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    I have a rack full of undersuits I’ve acquired over the years. Choice of undersuit very much depends on type of suit / water temp / length of dive.

    Are you going to be doing 1 hr dives in the channel in a 5mm neoprene suit in summer or a three hour dive in the northern North Sea in winter?

    The current ones kicking around in my shed are

    FE halo3d I use this year round with a membrane suit in the north of Scotland for long dives. However I used it in the channel and was far too hot and drenched in sweat.

    Santi bz400/200 I use this under a crushed neoprene suit year round. I’m not a fan. It always feels damp and takes an age to dry.

    Weezle compact I used to use this under an Ri2/100 year round

    FE arctics. Used them once and froze my arse off but under a thicker suit or warmer water im sure they are fine. Just don’t wear them in the arctic.

    However the real key to staying warm is the base layer. Get some good fairly heavy merino therms and you will feel a world of difference under any undersuit.

    PS I forgot the whites fusion undersuit. I wear it in summer under the membrane if the water is above 12 degrees. It's too cold in the winter even with a merino base layer.

    If you read the preceding posts you get an idea of the problem of asking on here for advice. I'm feeling lucky if I see 12 degrees by late summer and some are talking of undersuits for 14-16 degrees. A few degrees difference in water temp makes a huge difference in comfort levels with the same undersuit.
    Last edited by MikeF; 07-03-2021 at 08:01 PM.

  8. #8
    Established WTF Member Spirit of Guernsey's Avatar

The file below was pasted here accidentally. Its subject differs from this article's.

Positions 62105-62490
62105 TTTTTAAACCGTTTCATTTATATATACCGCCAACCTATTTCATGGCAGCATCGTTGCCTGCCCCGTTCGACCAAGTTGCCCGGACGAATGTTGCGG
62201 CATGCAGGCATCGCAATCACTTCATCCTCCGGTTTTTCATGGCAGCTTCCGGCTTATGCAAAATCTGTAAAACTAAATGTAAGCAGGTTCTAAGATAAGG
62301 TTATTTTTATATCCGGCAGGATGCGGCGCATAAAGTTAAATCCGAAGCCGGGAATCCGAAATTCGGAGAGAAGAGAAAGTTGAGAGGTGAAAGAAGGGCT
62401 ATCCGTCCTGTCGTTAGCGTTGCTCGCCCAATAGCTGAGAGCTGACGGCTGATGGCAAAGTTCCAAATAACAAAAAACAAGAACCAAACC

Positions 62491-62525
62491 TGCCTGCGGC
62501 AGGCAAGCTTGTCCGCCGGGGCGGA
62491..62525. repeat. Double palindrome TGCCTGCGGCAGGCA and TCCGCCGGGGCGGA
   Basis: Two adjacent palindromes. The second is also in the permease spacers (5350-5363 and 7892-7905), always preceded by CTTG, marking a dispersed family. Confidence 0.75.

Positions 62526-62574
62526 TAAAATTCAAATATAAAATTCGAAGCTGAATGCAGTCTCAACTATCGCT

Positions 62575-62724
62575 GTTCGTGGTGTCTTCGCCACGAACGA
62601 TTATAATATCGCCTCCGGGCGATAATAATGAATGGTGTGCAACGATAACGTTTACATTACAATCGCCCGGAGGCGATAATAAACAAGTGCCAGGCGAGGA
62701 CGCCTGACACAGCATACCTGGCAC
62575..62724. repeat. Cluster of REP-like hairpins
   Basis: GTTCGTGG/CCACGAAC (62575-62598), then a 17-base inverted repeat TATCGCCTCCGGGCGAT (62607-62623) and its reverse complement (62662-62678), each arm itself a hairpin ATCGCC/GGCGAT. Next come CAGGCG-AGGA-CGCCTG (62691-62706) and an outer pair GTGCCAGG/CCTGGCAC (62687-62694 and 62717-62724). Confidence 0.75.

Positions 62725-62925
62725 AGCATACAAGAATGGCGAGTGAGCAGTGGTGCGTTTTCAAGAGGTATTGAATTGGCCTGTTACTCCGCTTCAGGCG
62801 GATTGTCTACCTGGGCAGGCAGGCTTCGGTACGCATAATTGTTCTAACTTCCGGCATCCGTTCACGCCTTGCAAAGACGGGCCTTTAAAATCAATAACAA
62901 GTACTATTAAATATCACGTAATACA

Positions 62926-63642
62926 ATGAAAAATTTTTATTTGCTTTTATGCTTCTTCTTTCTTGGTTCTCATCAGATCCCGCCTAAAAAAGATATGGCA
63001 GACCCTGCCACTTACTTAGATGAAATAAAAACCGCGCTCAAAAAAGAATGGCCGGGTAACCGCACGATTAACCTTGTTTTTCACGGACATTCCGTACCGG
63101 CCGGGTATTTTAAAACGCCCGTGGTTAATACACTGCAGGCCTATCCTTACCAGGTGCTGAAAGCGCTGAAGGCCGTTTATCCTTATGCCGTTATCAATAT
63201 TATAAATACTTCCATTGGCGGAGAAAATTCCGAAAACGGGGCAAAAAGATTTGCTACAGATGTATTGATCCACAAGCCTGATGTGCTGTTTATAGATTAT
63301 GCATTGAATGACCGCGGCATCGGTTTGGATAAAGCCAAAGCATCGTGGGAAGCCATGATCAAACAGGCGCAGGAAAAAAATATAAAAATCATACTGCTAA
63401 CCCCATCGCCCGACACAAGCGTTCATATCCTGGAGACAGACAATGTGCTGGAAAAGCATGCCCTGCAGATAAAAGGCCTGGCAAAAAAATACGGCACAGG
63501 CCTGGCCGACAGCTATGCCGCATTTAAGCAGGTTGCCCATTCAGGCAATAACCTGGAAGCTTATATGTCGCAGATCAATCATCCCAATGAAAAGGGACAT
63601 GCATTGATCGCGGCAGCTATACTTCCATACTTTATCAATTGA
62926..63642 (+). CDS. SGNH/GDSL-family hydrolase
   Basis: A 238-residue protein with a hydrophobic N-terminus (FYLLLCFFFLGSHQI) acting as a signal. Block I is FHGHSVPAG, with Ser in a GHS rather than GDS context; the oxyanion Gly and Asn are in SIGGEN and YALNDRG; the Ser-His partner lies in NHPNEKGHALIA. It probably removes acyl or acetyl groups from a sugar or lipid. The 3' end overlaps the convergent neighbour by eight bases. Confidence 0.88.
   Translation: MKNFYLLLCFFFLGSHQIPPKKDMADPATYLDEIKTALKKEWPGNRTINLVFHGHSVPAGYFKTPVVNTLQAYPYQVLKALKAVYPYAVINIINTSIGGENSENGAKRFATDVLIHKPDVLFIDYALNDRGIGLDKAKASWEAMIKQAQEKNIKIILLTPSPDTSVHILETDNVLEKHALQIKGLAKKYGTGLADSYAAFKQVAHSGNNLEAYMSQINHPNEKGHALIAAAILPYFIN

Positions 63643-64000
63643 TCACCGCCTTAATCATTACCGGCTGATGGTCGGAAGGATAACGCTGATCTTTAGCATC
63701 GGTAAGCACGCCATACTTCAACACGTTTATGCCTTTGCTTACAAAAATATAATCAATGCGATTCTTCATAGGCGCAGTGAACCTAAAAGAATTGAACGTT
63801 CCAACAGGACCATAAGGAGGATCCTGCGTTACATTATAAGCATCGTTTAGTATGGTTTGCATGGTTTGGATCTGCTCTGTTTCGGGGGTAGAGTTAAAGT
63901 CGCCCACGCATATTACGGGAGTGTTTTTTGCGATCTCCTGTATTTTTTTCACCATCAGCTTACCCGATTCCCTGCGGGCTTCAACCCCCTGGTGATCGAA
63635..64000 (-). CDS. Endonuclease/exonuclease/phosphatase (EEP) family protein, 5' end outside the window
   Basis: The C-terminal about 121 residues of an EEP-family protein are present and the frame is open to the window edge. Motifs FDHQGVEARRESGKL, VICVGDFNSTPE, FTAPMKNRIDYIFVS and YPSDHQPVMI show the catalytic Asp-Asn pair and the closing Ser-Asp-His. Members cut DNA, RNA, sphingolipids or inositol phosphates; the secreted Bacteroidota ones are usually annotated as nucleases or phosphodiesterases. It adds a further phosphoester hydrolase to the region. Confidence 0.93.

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    I use a Whites (Apeks) Thermal Fusion all year round under an Otter Britannic. Mid summer no base layer, shoulder months a merino base layer, winter an Engelbert Strauss base layer shirt and leggings. LINKEY
    There are four varieties in society: the lovers, the ambitious, observers and fools. The fools are the happiest.
    Hippolyte Taine French critic and historian (1828-93)

  9. #9
    TDF Member DaveBarber's Avatar
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    I've got a set of 60% angora thermal underwear, from Lidl .

    Only down side is your ears get itchy and you eat a lot of carrots.

    Also you fancy a bit of ..........

  10. #10
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    Quote Originally Posted by Steve Clark View Post
    I’m a fan of a decent undersuit. Santi BZ400. Sizing is important for flexibility.

    The loft/fluffiness is a bit ridiculous when they are brand new. I find them too warm for >12deg when they are new and you also need to add some weight. After a dozen dives or so they settle down.

    A baselayer (like cheap helly Hansen) helps with the suit sliding over your skin and improves flexibility. It also means you need to wash the under suit less often.
    I like the sound of the Santi 400, but I don't know where to go to try on and get the right size. Wait for a dive show may be whenever that may be one? Have you tried the Santi 200?